After a sauna session, researchers found that there was an increase in heart rate and blood pressure due to decreased peripheral vascular resistance (or PVR). This means that less resistance was needed for cardiac output due to reduced peripheral resistance among other things like increased stroke volume (amounts of oxygenated/deoxygenated blood) per heartbeat during exercise due to increased cardiac output rates during exercise due to lower PVRs within our circulatory system after using contrast therapy methods such as cold plunges or saunas!

Chill down in an Ice Barrel 

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Cold Plunge therapy also has benefits specific to recovery

Cold plunge therapy, also known as cold water immersion, is the process of immersing a body part in water at a temperature that causes pain. The benefits of cold plunge therapy include helping with sore muscles and joints, recovery from injuries, recovery from surgery and illness, and even aging.

Cold plunge therapy can help treat your soreness by stimulating blood flow to the area you are treating which in turn promotes healing. It also causes vasoconstriction which can reduce inflammation on top of being an overall stress reliever!

When exposed to the elements of contrast therapy, blood flow is quickly diverted to the internal organs, lungs, heart and brain. In doing so:

  • Lactic acid is flushed out of your muscles and into your heart. This flushes toxins out of your body and reduces swelling in your joints and muscles.
  • Your skin temperature rises dramatically when you enter an infrared sauna—and since heat rises, it also has a positive effect on the surface layer of your skin (epidermis).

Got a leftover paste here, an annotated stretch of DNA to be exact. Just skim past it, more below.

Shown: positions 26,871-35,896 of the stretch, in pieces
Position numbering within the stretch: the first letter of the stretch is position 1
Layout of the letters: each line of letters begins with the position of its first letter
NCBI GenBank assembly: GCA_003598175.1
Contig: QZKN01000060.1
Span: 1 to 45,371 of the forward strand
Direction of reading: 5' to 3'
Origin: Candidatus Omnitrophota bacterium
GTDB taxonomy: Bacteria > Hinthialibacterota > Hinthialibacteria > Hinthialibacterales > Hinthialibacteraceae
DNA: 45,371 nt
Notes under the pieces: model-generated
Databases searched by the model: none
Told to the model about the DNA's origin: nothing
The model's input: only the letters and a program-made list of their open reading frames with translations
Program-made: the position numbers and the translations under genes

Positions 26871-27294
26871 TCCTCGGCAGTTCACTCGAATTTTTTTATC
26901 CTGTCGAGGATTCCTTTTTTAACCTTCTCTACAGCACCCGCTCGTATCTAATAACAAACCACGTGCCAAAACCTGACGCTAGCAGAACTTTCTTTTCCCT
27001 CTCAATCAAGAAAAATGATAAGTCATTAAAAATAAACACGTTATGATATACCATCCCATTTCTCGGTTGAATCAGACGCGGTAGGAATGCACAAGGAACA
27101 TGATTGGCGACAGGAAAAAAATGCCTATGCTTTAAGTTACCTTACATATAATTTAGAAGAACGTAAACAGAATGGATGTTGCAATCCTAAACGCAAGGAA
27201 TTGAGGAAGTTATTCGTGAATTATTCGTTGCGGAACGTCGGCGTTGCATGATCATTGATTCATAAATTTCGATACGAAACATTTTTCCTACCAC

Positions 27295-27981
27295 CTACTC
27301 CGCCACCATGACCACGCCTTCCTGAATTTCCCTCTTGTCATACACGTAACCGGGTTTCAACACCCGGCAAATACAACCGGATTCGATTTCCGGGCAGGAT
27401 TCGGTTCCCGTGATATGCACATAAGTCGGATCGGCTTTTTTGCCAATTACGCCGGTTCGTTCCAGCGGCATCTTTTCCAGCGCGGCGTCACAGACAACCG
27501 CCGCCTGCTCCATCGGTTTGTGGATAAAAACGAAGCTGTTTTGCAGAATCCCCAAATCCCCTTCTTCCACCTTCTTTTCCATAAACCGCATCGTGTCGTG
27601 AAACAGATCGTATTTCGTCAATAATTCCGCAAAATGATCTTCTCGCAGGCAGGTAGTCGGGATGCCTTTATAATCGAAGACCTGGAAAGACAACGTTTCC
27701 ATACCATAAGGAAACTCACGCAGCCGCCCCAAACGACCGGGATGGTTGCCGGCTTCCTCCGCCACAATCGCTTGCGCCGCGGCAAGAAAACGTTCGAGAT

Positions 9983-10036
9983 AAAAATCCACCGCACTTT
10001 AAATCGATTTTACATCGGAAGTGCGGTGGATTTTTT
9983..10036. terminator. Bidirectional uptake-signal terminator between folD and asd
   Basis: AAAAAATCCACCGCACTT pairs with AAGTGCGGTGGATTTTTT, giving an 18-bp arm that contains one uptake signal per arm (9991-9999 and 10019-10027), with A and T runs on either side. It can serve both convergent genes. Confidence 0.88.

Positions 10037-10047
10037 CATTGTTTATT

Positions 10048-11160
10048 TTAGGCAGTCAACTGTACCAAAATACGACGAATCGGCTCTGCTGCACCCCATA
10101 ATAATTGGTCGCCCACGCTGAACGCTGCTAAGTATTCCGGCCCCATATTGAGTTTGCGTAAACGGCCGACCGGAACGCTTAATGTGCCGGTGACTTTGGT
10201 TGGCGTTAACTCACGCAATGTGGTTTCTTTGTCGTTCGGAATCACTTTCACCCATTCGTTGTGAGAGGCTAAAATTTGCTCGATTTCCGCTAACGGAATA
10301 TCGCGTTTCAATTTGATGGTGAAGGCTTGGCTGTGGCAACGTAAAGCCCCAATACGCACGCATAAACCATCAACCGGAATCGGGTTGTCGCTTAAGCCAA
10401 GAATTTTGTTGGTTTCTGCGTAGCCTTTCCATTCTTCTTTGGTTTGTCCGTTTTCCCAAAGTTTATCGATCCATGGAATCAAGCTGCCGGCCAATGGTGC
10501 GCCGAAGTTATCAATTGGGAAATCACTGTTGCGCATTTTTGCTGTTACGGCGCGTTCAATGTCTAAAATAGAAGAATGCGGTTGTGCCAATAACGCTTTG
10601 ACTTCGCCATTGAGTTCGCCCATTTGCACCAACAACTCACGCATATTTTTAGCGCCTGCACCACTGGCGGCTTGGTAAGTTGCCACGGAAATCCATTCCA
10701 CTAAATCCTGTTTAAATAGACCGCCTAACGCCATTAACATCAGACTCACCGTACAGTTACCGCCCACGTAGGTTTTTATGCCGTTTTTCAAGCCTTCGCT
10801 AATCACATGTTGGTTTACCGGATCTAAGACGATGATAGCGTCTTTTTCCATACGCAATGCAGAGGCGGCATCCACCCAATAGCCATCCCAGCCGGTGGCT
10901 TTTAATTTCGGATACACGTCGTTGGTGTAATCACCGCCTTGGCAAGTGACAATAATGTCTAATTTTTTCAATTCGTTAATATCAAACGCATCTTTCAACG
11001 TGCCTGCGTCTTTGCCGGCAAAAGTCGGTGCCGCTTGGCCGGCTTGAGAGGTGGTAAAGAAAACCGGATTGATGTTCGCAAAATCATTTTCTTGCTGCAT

• Once inside a cold plunge or bathtub filled with ice water for just three minutes or so, you'll begin to see major changes in circulation as well as increased metabolism within those three minutes alone!

A cold plunge flushes lactic acid out of muscles post-workout for a quicker muscle recovery

Cold plunges remove lactic acid more quickly than hot saunas, which can help reduce muscle soreness and cramping. Lactic acid is a byproduct of anaerobic metabolism, meaning it is produced when we move our muscles but don't have enough oxygen to burn the energy from our food. When you start exercising, your body starts burning more carbohydrates for fuel instead of fat because it's easier for your cells to access carbs.

The problem with this strategy is that carbohydrate stores are limited, so once those are gone, lactic acid starts building up in your muscles as you keep going hard at it without adequate oxygen intake (a condition called anaerobic respiration). This buildup can cause muscle soreness and cramping post-workout or other activity like running a marathon or playing too much tennis on the weekend!

One of the most important physiological responses to an injury is vasoconstriction. The body’s natural response to injury is to decrease blood flow in an effort to reduce swelling and inflammation, which helps prevent further damage. When you experience this reaction as a result of your own actions (like lifting heavy weights), it’s called “acute muscle soreness.” When it happens as a result of another person or thing (like falling down stairs), it's called “fracture pain.”

The good news is that vasoconstriction is part of the healing process and can help relieve pain, reduce bleeding after surgery and boost athletic performance by increasing blood flow to muscles during exercise—but only when done correctly!

Use Peak Flow resources to help with your stress & anxiety and more!

Hot/Cold contrast or Contrast Therapy can help with these two primary 

  • Vasodilation and vasoconstriction (both important for recovery and healing)
  • Vasodilation helps with inflammation and pain


Now that you know how it works, why not give contrast therapy a try the next time you’re at the gym or spa? It’s easy to do, and the benefits are very real. As always, check with your doctor before doing any sort of exercise or therapy if you have serious injuries or medical issues. But if you’re in good health (or even just looking for a way to get healthier), then contrast therapy is definitely worth trying out!

Article credit : Taylor Elizabeth